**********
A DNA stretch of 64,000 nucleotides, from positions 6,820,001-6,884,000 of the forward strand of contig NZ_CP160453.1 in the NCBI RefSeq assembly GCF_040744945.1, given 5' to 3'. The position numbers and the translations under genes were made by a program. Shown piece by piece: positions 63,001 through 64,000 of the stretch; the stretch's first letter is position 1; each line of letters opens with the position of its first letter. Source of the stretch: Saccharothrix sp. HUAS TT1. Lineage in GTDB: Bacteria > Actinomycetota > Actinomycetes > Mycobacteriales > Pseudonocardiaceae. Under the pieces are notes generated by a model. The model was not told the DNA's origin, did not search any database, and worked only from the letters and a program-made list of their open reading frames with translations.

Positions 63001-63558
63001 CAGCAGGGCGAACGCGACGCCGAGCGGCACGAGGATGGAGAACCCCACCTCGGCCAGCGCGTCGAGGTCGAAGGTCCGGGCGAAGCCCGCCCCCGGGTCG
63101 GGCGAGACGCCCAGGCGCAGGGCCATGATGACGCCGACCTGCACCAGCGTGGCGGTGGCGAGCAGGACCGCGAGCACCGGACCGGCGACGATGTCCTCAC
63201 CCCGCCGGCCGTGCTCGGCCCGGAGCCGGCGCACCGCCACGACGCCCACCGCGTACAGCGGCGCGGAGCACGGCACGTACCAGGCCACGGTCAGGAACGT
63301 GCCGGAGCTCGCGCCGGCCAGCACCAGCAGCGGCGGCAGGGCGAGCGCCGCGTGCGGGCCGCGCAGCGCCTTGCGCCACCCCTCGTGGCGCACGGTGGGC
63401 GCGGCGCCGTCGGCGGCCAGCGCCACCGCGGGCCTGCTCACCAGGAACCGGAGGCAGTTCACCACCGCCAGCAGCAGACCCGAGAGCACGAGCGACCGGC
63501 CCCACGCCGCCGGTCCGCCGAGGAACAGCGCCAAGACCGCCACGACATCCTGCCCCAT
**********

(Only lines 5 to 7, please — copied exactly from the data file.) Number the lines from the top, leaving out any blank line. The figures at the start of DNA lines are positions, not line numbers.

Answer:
63201 CCCGCCGGCCGTGCTCGGCCCGGAGCCGGCGCACCGCCACGACGCCCACCGCGTACAGCGGCGCGGAGCACGGCACGTACCAGGCCACGGTCAGGAACGT
63301 GCCGGAGCTCGCGCCGGCCAGCACCAGCAGCGGCGGCAGGGCGAGCGCCGCGTGCGGGCCGCGCAGCGCCTTGCGCCACCCCTCGTGGCGCACGGTGGGC
63401 GCGGCGCCGTCGGCGGCCAGCGCCACCGCGGGCCTGCTCACCAGGAACCGGAGGCAGTTCACCACCGCCAGCAGCAGACCCGAGAGCACGAGCGACCGGC